Table of contents
I. INTRODUCTION TO PROJECT MANAGEMENT. 1. Evolution of Project Management. Introduction. Industrial Revolution. Key People in Early Project Management. Other Significant Events. Conclusions.II. PRINCIPLES OF PROJECT MANAGEMENT. 2. Basic Skills for Project Managers`. Introduction. What Does a Project Manager Do? Necessary Skills. Personal Skills. Technical Skills. Management Skills. Coping Skills. Manage One Project-or Many? Project Management Skills Development. Keys to a Successful Skills Management Endeavor. Conclusions.3. Project Planning and Reporting. Introduction. Project Planning Deliverables. Project Standards. How Much Detail? Project Status -An Example. Customer Satisfaction/Follow-On Potential. Conclusions.4. Project Teams. Shortages in Information Technology Staff. Need for Retention. The Cost of Information Technology Staff Replacement- An Analysis. Retention-Meeting Needs. Conclusions.III. THE PROJECT MANAGEMENT LIFECYCLE. 5. Project Lifecycle Overview. Introduction. Purpose. Background. Goals. Overview. Lifecycle Process Management. Stakeholders. Audience. Roles and Responsibilities. Revision Process. New Releases. Communication. Section Layout and Structure. Phase Checklists. CRUD-Deliverables Matrix.6. Project Planning Phase. Purpose. Objectives. Activities. Initiate Project and Organize. Project Definition and Planning. Management Review and Approval. Roles. Inputs. Information Plan. Outputs. Business Case. Conceptual Design. Project Plan. Milestones. Project Plan Sign-Off. Tools.7. Analysis and Design Phases. Analysis Phase. Purpose. Objectives. Activities. End User Requirements. Roles. Inputs. Conceptual Design. Current System Description. Enterprise Model. Information Plan. Outputs. Business Process Prototype. Requirements Specification. Quality Requirements. Milestones. Architecture Analysis Assessment Complete (Optional). Requirements Sign-Off. Tools. Design Phase. Purpose. Objectives. Activities. Quality Verification and Validation (QV&V). Roles. Inputs. Corporate Standards. Business Process Prototype. Requirements Specification. Outputs. Design Document. Milestones. Architecture Design Assessment Complete. Design Sign-Off. Lifecycle Assessment Complete. Tools.8. Construction Phase. Purpose. Objectives. Activities. Detailed Design. Programming. Roles. Inputs. Design Document. Outputs. Code. Programming Work Units. Test Database. Unit/String Test Results. Milestones. Code Review Complete. String Test Sign-Off. Tools.9. Test Planning and Preparation. Purpose. Objectives. Activities. Design Testing Approach. Plan Test. Create Test Model. Roles. Inputs. The Corporation IT Standards Environment. Conversion Plan. Data Conversion Processes. Design Document. Requirements Specification. Outputs. Automated and Manual Test Procedures. Test Model. Test Plan. Milestones. Test Plan Sign-Off. Testing Phase. Purpose. Objectives. Activities. Roles. Inputs. Outputs. Milestones. Tools. Preparation Phase. Purpose. Objectives. Activities. Roles. Inputs. Outputs. Milestones.10. Roll-out Planning and Implementation Phase. Purpose. Objectives. Activities. Design Data Conversion Processes. Complete Rollout and Conversion Plans. Develop Conversion Procedures. Prepare Site. Create Conversion Files. Roles. Inputs. Design Document. Current System Descriptions. Outputs. Conversion Plan. Converted Data. Data Conversion Processes. Rollout Plan. Milestones. Conversion Readiness Sign-Off. Rollout. Purpose. Objectives. Activities. Roles. Inputs. Outputs. Milestones.IV. PROJECT MANAGEMENT TECHNIQUES. 11. Project Management Methodologies. Introduction. What Is a Methodology, and Why Use One? Methodology Structures. Why Use a Methodology? Author's Prediction. What Are the Products? A Case in Point. Conclusions. Suggested Readings.12. Managing Rapid Application Development. Introduction. RAD Concepts. Objectives and Benefits of RAD. Objectives. Benefits. The RAD Lifecycle. RAD Project Management Factors. Shorter Duration. Empowered End Users. Use of Existing Architectures and Technology. Proven Methodology. A Highly Motivated Team. Application Complexity. The Internet. The Roles of the RAD Team Members. The RAD Facilitator. The Management Sponsor. Information Specialists. The Scribe. Specialists. Observers. Conclusions. Suggested Readings.13. Managing Risks. Introduction. What Can Happen with No Risk Management. Information Technology Risk Management Objectives. Types of Risk in Project Management. The Risk Management Process. Risk Management Plan. Identifying the Risks. Risk Watch List. Assess and Monitor Risks. Contingency. Enterprise Risk Profile. Conclusions. Suggested Readings.14. Managing Problems. Introduction. Who Uses Problem Solving? The Problem Solving Model. Understand the Problem. Define the Root Causes. Determine the Solutions. Decide and Plan. Implement and Evaluate. A Matrix Guide. Other Problem Management Techniques. Conclusions. Suggested Readings.15. Other Techniques. Introduction. Software Quality Assurance. Configuration Management. Requirements Management. SWOT Analysis. Release Management. Software Subcontract Management. Quality Reviews. Crisis Management. Suggested Readings.V. SPECIAL TOPICS IN PROJECT MANAGEMENT. 16. Knowledge Management. Introduction. Why Is KM Necessary? Sources of Knowledge Capital. The Potential for Project Management-KM for PM. Conclusions. Suggested Readings.17. Project Management and the Internet. Introduction. Personal Computers, Growth and the Internet. Implications for Project Management. The Virtual Office. An Internet Project Management Model. Communication. Recruitment. Training. Conclusions.Appendix A: Software Engineering Institute. Introduction. Mission and Charter. Products and Services. Author's Recommendation. Conclusion.Appendix B: Project Management Institute. Introduction. Certification. International Awards. Seminars and Education. Recruitment. Membership Offerings. Recommendation. More Information.Appendix C: Additional Project Management Resources. Center for International and Program Management. Guide to Project Management Web Sites. International Journal of Project Management. The International Research Network. Project Management Institute of Canada. The Program/Project Management Initiative. The Project Manager's Reference Site. The Project Management Forum. U.S. Army Corps of Engineers 233 The International Project Management Help Desk. Association for Project Management. ProjectNet. Professional and Standards Organizations.Appendix D: A Sample Crisis Plan. Introduction.Index.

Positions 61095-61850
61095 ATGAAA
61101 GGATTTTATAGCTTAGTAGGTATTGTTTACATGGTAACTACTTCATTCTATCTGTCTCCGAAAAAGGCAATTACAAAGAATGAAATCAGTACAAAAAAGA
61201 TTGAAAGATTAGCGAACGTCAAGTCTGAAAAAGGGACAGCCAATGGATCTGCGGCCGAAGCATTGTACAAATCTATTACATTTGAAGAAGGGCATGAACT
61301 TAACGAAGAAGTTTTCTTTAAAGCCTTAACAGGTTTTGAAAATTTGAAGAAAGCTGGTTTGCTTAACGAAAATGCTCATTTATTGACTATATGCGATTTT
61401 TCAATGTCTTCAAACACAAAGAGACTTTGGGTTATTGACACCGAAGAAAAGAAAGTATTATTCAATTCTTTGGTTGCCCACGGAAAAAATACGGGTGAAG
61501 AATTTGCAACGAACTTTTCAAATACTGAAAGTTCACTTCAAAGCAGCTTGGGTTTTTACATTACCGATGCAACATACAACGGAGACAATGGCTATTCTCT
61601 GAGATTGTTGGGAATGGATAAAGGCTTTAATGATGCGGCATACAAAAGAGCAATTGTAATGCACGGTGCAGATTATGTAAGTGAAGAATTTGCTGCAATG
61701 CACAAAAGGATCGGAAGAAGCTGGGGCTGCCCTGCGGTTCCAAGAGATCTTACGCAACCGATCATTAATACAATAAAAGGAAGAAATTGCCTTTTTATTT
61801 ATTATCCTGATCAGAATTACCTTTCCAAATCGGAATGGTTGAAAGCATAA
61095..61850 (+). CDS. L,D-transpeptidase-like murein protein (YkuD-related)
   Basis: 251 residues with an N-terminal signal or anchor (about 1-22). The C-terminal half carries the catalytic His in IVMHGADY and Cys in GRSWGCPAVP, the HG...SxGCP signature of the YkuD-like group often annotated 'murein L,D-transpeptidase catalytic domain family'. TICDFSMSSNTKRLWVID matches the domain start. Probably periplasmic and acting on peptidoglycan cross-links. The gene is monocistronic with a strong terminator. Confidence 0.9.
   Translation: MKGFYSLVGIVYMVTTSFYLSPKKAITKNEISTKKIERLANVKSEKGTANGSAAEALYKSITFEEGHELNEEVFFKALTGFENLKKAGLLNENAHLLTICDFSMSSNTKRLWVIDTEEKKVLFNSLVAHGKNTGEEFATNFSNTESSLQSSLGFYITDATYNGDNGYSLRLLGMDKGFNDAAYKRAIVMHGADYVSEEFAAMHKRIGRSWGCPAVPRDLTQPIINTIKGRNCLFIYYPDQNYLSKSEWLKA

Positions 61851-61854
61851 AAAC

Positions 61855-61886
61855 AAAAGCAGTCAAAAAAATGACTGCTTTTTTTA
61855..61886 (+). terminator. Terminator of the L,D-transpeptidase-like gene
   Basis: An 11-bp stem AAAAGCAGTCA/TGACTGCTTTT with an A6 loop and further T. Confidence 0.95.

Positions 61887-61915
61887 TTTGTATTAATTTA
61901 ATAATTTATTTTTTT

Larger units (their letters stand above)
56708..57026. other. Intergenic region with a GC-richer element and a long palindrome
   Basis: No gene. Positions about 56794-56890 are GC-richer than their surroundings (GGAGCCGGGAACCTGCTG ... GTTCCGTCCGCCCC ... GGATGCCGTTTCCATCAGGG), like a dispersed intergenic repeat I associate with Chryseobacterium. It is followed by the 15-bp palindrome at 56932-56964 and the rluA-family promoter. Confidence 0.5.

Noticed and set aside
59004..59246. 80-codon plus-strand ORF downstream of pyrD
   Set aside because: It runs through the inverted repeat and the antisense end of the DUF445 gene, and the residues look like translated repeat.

About Richard Murch
RICHARD MURCH has worked with IBM and Andersen Consulting and is currently a Project Manager and Consultant in Columbus, Ohio. A regular speaker at systems development conferences throughout North America, Europe, Asia, and the Pacific, he has managed IT projects of virtually every type and size over a period of 30 years. Murch is author of Intelligent Software Agents and Open Source (both from Prentice Hall PTR).